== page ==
The deer mouse is similar to the common house mouse, but is identifiable by its brown back and white belly. The deer mouse has ears and eyes that are bigger than the house mouse.
The female deer mouse has litters of 3 to 5 young, up to 4 times per year. When in captivity, it can live up to 8 years. Otherwise, it does not normally exceed 2 years due to disease, starvation or predators.
Habitat and Food
The deer mouse prefers to feed on seeds, berries, nuts, mushrooms and buds, but it will also feed on insects.
Deer mice that are not in captivity can cause serious structural damage, such as gnawing wood, electrical wires on computers and telephones. Deer mice can also transmit many diseases to humans by contaminating food or from bites.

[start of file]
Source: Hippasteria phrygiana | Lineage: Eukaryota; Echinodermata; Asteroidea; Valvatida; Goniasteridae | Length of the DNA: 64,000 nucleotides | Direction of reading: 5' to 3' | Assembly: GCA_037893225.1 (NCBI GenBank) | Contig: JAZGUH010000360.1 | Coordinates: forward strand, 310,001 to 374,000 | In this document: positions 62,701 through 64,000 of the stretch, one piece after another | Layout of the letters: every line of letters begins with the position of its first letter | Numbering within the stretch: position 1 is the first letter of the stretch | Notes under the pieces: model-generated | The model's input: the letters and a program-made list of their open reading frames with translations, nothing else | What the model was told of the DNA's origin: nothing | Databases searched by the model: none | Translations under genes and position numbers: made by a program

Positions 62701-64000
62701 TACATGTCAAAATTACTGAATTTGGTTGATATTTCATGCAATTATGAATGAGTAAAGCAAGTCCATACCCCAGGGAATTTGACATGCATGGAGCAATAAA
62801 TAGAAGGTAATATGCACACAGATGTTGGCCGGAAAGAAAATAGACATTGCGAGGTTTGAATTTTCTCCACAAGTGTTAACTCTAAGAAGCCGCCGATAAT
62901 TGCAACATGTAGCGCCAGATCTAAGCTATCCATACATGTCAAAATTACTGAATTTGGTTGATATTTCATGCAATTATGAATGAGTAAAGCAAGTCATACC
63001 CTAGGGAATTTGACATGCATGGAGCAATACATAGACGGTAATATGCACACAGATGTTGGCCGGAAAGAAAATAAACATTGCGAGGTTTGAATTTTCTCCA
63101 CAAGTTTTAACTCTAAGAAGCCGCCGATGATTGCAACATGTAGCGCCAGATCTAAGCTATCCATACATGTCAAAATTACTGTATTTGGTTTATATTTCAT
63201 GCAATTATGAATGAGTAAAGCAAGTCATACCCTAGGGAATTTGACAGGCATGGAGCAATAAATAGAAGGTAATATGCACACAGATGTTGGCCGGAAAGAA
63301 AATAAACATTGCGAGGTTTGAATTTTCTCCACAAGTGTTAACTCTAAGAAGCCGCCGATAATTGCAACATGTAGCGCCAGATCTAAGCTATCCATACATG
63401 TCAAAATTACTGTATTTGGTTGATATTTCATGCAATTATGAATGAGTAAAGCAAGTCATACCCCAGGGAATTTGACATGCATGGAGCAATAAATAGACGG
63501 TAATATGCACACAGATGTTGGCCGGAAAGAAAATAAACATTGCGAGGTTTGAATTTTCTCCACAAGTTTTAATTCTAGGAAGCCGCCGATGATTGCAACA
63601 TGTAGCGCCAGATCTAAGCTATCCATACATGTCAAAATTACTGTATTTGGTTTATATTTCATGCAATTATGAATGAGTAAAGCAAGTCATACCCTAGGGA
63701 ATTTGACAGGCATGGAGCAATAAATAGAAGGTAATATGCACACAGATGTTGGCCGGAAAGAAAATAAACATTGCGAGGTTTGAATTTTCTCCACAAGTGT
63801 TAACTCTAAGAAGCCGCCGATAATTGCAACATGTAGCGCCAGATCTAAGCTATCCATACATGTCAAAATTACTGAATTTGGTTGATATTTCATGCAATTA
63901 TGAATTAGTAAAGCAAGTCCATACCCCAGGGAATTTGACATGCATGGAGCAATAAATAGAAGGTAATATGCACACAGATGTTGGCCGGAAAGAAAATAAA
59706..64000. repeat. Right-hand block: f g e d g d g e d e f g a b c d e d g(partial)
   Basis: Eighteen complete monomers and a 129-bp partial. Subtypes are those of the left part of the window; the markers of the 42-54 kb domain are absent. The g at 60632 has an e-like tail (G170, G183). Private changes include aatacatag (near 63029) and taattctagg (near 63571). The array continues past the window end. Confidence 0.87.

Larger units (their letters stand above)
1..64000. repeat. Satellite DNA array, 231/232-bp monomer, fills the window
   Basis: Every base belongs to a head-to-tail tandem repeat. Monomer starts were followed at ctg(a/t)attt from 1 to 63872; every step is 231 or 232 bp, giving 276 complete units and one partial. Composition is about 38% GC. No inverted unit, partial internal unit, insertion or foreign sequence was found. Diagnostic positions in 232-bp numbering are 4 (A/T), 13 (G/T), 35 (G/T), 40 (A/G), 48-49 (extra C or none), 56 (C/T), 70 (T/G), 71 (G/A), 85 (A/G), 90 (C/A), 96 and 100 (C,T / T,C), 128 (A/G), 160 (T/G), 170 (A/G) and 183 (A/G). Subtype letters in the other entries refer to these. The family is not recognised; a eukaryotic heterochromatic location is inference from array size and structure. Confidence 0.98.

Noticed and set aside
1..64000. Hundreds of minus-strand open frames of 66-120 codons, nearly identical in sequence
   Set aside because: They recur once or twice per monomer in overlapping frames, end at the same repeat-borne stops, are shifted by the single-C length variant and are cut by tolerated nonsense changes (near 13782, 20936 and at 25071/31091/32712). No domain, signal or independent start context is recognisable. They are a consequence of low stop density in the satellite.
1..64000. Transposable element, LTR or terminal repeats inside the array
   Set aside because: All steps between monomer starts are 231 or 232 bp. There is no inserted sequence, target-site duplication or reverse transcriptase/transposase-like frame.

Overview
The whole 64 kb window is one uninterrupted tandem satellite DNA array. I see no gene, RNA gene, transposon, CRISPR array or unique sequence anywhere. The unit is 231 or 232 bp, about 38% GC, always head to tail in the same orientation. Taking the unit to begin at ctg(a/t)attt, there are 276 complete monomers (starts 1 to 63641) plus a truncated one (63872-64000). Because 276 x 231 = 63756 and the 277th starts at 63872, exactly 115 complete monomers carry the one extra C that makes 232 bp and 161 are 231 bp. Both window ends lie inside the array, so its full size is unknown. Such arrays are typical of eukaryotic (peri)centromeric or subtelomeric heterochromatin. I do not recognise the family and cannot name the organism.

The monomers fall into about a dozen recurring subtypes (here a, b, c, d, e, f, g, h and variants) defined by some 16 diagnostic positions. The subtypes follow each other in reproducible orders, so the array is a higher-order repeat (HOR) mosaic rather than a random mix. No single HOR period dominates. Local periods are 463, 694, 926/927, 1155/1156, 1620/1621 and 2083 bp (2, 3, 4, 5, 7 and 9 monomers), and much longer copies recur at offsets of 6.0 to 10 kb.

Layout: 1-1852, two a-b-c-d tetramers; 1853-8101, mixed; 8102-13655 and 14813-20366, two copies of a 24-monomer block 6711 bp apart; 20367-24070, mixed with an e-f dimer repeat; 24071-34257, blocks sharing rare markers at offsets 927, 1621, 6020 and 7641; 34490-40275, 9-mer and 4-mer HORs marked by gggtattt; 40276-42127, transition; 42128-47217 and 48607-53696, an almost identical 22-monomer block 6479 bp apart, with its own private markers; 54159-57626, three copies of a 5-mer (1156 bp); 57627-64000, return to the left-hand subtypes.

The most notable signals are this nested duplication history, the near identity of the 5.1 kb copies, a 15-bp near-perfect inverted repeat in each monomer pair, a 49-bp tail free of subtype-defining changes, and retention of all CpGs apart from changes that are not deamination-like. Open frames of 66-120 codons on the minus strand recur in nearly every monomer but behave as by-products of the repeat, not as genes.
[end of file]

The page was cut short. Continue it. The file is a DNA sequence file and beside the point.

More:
Signs of Presence
Mice produce unique recognizable sounds. Also, the presence of a lot of tiny feces, greasy stains, nests, slight structural damage, entrance holes of about 4 cm in diameter and traces left by its legs and tail are common signs. Deer mice are more likely to store their food, so it is possible to find small supplies of food.